Frost is All Over (1) (The)

Find traditional instrumental music
Jump to: navigation, search

X:1 T:Frost is All Over [1], The L:1/8 M:6/8 K:D A|d2f edc|dAF GFE|DFA DFA|Bcd efg| def edc|dAF GFE|DFA DFA|BAF d2:| |:e|f3 agf|g3 bag|faa agf|gfg efg| faa agf|gbb bag|fga efg|fdc d2:||



FROST IS ALL OVER [1], THE (Taan Sioc Imtigte). AKA and see "American Dwarf (The)," "Dancing of the Rabbits in Honan's Garden (The)," "D'Imthig an Sioc" (Frost is All Gone (The)), "Kitty Lie Over," "Lisdoonvarna," "Loughrea Jig (The)," "Mist of Clonmel," "On a Monday Morning," "Owl Creek," "Praties are Dug and the Frost is all over (The)," "What Would You Do if the Kettle Boiled Over?, What would I do if the Kettle Boiled Over?," "What Would You do if You Married a Soldier?" Irish (originally), English, American; Double Jig. D Major. Standard tuning (fiddle). AB (Stanford/Petrie): AAB (O'Neill/1001): AABB (O'Brien, Songer): AABBCC (Moylan): AABB' (Cranitch, Mulvihill, Taylor). Samuel Bayard identifies the tune as a version of "Masque (The)," later "Hey to the Camp," published by John Young in his Dancing Master of 1707 (13th ed., 148), and, he believes, dating probably to the 1600's. It also appears (as "Hey to the Camp") in Walsh's Dancing Master of 1731 (No. 221). If it was English in origin (not an established fact), the melody has survived today as a jig in both Irish and American traditions. However, tracing it has been complicated by the confounding association with sets of lyrics variously beginning "What would you do if the kettle boiled over," "What would you do if you married a soldier," "The praties are dug and the frost is all over," and similar variant verses. These lyrics have been powerfully associated not only with the "Frost is all over [1]" melody, but also with a close variant jig melody "Frost is All Over (3) (The)," and with another jig, musically unrelated but similar in character, that often is known nowadays as "Paddy's Return (1)." The lyrics below were popularized De Dannan member Johnny Moynihan (who had them from Seamus Ennis, who obtained them from Elizabeth Cronin of Macroon, County Cork, who recorded them in 1947):

The praties are dug and the frost is all over, Kitty lie over close to the wall.
What would you do if the kettle boiled over? What could I do but to fill it again.
What would you do if the cows eat the clover? What could I do but to set it again?
What would you do if you married a soldier? What could I do but to follow the gun?

An Australian variation begins:

What would you do if the billy boiled over?

where billy refers to a billy can, a tin can originally used for bully beef, and an improvised substituted for a kettle (Bob Bolton, 4/9/02, Mudcat Café Forum). A Pennsylvania version of the "Frost is all over [1]" jig was collected in the 1930's as an untitled cotillion by Bayard. 19th century Irish versions appear in the collections of P.W. Joyce (an untitled air, No. 516, from the Forde Collection), George Petrie (collected in County Armagh), and, in a distanced version recognizable mostly in the second part, of cleric James Goodman (Cork & Munster). "Frost" is known as a popular jig in County Donegal (hear an influential version was recorded by Paul O'Shaughnessy on the album "The Fiddle Music of Donegal"). The third part (appearing in Moylan's collection of Johnny O'Leary tunes, and, in recording, played by Jackie Daly and Patrick Street) is unusual and seldom played. See also the related tune "Loughrea Jig (The)."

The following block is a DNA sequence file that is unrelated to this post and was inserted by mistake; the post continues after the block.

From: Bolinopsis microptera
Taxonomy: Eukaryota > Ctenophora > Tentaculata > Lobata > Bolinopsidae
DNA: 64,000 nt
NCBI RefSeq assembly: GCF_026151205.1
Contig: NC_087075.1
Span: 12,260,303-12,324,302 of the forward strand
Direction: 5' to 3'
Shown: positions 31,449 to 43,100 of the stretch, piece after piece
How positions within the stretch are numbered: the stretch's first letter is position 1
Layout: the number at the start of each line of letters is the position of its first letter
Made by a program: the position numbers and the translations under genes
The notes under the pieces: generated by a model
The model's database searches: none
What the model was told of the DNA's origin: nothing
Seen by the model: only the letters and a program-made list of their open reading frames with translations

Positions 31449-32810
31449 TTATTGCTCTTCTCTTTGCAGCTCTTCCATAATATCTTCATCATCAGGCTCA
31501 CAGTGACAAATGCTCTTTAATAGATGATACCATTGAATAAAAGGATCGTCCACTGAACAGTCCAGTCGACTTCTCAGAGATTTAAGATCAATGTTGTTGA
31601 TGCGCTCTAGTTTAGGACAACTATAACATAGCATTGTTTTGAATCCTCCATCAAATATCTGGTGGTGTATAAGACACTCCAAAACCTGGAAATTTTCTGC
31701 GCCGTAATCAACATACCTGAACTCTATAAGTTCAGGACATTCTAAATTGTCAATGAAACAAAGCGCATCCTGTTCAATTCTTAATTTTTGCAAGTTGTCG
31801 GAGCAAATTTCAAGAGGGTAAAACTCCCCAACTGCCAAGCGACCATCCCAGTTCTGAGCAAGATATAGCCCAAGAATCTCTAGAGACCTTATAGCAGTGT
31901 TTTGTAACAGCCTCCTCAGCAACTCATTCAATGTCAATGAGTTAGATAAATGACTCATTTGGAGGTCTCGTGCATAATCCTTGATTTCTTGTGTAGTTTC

Additional notes

Sources for notated versions: - The music manuscript collection of Rev. James Goodman (mid-19th century, County Cork) [Shields]; accordion player Johnny O'Leary (Sliabh Luachra region of the Cork-Kerry border), recorded in recital at Na Piobairi Uilleann, November, 1990 [Moylan]; set dance music recorded at Na Píobairí Uilleann in the late 1980's [Taylor]; Smokey McKeen (Maine) via accordion player Creighton Lindsay (Portland, Oregon) [Songer]; the Forde Collection [Joyce].

Printed sources : - Cranitch (Irish Fiddle Book), 1996; No. 4, p. 126. Cranitch (Irish Session Tunes: The Red Book), 2000; 6. Joyce (Old Irish Folk Music and Songs), 1909; No. 516, p. 280 (appears as untitled air). McDermott (Allan's Irish Fiddler), c. 1920's' No. 2, p. 2. Moylan (Johnny O'Leary of Sliabh Luachra), 1994; No. 180, p. 104. Mulvihill (1st Collection), 1986; No. 13, p. 67 ("Coleman's version"). O'Brien (Jerry O'Brien's Accordion Instructor), Boston, 1949. O'Neill (O'Neill's Irish Music), 1915; No. 126, p. 73. O'Neill (Dance Music of Ireland: 1001 Gems), 1986; No. 313, p. 66. Peoples (Fifty Irish Fiddle Tunes), 1986; 24. Raven (English Country Dance Tunes), 1984; p. 103. Roche (Collection of Traditional Irish Music, vol. 1), 1927; No. 107, p. 46 (appears as "The Frost is all Gone"). Ryan's Mammoth Collection, 1883; p. 111. Shields/Goodman (Tunes of the Munster Pipers), 1998; No. 66, p. 30 (appears as "D'Imthig an Sioc/"The Frost is All Gone"). Songer (Portland Collection), 1997; p. 82. Stanford/Petrie (Complete Collection), 1905; No. 850, p. 212. Taylor (Music for the Sets: Blue Book), 1995; p. 4. Tubridy (Irish Traditional Music, vol. 2), 1999; p. 32.

Recorded sources: - Coleman Music Center CHC 009, Alfie Joe Dinneen & Peg McGrath (1946-1995) – "The Coleman Archive, vol. 2: The Home Place" (2005). Folkways FD 6530, Old Grey Goose - "Maine Country Dance Music and Song" (1980). Green Linnet SIF 1000, Seamus Ennis – "40 Years of Irish Piping." Shanachie 79011, Planxty – "Cold Blow the Rainy Night." Shanachie 79012, Planxty – "The Planxty Collection" (1974).

See also listings at:
Alan Ng's Irishtune.info [1]
Jane Keefer's Folk Music Index: An Index to Recorded Sources [2]
Alan Snyder's Cape Breton Fiddle Recording Index [3]



Back to Frost is All Over (1) (The)